Fri, 31 May 2019
John Wick Chapter 3 – Parabellum (15)
Running time 2hr 10min
2014’s JOHN Wick was akin to a hyper-violent ballet spectacle, the blood-soaked tale of one man’s quest to avenge the murder of his puppy. It’s rare for a winning action premise – especially one as barebones and outlandish as that – to survive the transition into a broader, more narrative-driven franchise endeavour; what’s remarkable about the John Wick series is that it has not only consistently (and effectively) upped the dramatic ante, but that it has radically diversified its action palette along the way. The two elements are expertly synthesised by director Chad Stahelski, who’s unafraid to play the populist while cultivating his reputation as an Asian-influenced auteur. This third installment, which features a sword fight on motorcycles and an epic clash in a China shop, fully embraces the insanity – this is a superhero flick for those who shun capes, costumes and funny names, a video game bonanza disguised as a Tarantinoesque hitman thriller.
As in previous ‘chapters’ (the precocity is very much the point), Keanu Reeves is undoubtedly the star attraction here. While he’s liable to clog his filmography with lacklustre, even downright stupid outings, his billing as Wick, an impossibly versatile hitman, is a career-best performance, a masterpiece of physical action anti-heroism. Stahelski, a former stuntman, continues to insist upon a low-CGI approach, allowing Reeves to glide effortlessly into a league of his own. We see Wick on the run after being declared ‘excommunicado’ for a deadly transgression, with every hitman in the world out for his head. Ludicrous as it is, it’s a conceit that serves to keep the ball rolling and this madcap pacing is only enhanced by the movie’s sleek aesthetic, cheekily at odds with the depraved violence the protagonist routinely metes out against his foes. It’s all absurdly dark, and that’s not a bad thing – it’s easy to read these films as a deadpan satire on action movie desensitisation (the characters, for instance, seem to empathise infinitely more with dogs than with their fellow man).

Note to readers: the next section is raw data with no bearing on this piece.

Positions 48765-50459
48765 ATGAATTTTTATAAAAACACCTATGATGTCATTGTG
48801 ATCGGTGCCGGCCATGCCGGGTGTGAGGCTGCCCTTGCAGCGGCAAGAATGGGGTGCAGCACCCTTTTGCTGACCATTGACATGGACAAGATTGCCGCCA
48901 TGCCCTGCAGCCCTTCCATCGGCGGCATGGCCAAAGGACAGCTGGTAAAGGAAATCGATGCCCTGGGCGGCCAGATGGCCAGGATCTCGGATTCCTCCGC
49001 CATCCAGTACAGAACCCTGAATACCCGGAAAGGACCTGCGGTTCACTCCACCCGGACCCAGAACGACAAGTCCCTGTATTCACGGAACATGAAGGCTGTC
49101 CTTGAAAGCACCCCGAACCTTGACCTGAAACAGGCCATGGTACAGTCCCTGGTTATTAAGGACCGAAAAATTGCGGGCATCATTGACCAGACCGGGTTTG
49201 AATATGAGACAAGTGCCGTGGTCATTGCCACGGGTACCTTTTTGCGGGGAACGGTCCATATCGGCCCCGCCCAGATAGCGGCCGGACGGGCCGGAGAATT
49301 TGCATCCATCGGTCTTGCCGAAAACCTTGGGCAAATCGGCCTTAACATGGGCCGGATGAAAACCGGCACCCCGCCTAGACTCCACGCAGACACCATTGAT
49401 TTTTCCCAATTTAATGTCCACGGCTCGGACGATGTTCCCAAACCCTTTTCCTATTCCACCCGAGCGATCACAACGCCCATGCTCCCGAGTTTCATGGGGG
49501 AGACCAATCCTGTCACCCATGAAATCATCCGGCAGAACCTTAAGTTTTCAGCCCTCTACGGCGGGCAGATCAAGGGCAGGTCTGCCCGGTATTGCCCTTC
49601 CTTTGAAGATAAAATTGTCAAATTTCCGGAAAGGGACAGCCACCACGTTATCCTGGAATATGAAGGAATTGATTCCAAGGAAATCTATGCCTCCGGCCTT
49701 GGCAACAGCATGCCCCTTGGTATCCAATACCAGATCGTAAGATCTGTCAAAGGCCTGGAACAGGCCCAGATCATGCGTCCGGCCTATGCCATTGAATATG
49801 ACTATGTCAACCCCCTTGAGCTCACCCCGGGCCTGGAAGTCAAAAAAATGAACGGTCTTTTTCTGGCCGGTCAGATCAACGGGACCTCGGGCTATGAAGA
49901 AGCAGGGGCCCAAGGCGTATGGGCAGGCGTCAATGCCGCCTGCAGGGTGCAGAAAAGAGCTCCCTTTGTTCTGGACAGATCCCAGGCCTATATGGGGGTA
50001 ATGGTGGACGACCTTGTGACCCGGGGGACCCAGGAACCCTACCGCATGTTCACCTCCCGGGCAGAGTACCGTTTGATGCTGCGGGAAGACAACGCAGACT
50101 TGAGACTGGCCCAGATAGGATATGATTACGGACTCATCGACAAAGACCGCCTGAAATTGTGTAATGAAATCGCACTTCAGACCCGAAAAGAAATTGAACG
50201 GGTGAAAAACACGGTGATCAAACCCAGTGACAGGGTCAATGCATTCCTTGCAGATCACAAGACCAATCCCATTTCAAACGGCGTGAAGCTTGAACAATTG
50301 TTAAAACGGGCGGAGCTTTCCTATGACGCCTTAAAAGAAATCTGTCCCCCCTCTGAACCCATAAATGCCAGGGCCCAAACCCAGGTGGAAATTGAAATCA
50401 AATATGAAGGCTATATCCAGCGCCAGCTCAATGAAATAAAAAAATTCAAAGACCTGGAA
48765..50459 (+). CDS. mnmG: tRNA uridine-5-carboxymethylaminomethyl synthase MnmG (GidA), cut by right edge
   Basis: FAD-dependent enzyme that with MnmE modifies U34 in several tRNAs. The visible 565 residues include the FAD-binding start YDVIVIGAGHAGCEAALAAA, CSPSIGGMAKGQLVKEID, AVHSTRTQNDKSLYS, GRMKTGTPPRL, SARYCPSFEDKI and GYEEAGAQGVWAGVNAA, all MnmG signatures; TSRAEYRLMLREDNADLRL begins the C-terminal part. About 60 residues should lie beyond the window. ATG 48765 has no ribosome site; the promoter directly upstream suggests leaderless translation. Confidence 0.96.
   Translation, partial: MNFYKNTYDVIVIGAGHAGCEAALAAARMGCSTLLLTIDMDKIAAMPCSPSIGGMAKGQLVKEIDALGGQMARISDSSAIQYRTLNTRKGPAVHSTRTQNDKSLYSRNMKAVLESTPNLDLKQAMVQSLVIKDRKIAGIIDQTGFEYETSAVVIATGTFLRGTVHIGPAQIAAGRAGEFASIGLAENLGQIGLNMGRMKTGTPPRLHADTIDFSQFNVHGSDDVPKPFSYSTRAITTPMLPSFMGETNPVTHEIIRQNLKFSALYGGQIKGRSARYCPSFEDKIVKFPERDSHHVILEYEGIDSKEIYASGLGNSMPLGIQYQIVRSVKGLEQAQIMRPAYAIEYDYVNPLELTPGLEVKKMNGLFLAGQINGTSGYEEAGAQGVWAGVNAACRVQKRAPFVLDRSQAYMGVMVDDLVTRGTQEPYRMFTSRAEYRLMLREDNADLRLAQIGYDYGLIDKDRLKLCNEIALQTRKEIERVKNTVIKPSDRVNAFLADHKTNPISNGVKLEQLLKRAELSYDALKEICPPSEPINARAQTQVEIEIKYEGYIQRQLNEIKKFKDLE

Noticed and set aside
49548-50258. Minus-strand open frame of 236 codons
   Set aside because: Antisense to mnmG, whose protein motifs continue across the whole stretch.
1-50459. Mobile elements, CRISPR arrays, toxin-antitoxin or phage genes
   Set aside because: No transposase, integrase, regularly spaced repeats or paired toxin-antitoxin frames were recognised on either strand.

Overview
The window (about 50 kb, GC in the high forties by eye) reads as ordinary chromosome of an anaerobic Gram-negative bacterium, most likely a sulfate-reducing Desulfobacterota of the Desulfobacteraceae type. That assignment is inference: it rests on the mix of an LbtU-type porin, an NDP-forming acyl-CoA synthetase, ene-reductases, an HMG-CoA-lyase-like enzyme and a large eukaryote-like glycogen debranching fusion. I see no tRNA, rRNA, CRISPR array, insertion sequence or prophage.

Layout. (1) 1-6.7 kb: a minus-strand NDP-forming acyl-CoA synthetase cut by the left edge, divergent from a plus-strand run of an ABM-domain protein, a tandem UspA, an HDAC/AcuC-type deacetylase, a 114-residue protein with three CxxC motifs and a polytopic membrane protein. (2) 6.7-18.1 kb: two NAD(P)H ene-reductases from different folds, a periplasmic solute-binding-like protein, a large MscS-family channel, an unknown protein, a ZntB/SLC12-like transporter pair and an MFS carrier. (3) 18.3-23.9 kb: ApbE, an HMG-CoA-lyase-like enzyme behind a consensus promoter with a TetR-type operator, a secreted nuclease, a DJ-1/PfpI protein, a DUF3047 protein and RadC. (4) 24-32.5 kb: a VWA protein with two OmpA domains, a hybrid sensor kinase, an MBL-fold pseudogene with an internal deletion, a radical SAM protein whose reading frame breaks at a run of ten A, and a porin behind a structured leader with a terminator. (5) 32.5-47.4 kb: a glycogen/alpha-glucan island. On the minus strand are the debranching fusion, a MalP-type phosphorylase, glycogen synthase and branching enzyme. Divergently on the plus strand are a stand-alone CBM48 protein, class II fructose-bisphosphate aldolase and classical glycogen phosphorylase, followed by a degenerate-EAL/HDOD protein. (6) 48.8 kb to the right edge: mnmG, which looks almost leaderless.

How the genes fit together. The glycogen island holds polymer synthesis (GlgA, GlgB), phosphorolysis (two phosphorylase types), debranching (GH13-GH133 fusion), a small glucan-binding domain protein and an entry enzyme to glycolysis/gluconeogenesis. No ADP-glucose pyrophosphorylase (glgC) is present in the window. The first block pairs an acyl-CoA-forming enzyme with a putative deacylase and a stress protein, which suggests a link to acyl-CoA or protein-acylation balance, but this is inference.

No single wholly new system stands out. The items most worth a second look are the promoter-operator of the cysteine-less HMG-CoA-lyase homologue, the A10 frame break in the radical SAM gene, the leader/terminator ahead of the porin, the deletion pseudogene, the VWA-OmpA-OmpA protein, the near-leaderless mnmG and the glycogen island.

Be warned, Parabellum (the title of which implores us, in Latin, to ‘prepare for war’) boasts some of the ickiest kills of the saga so far. This series has been endlessly condemned for its glorification of firearms, and Chapter 3 not only lives up to its predecessors in this regard (this critic counted more than 100 shooting deaths), but supplements them with more imaginative knock-offs involving (among other things) books, throwing axes and samurai swords. It’s all very retro and all rather tasteless, yet the film skirts accusations of machismo by packing in a female cast that’s more than capable of taking on Reeves at his own game. Halle Berry’s turn as an associate of Wick’s is cameo-grade in terms of its length and superficial impact, but comes to set the film apart from previous adventures – she’s a worthy sidekick, capable of dispatching nasties with devious creativity. Asia Kate Dillon and Anjelica Huston also bag appearances; the former’s billing as ‘The Adjudicator’ – the one-woman equivalent of Ofcom for assassins – is bonkers fun. Seasoned movie buffs are advised to keep an eye out for the cast of Indonesian blockbuster The Raid, who show up just to make our hero’s life that slightest bit more difficult. With its marriage of conventionally pleasing set pieces to a vein of unbridled carnage, Parabellum may well prove 2019’s seminal actioner.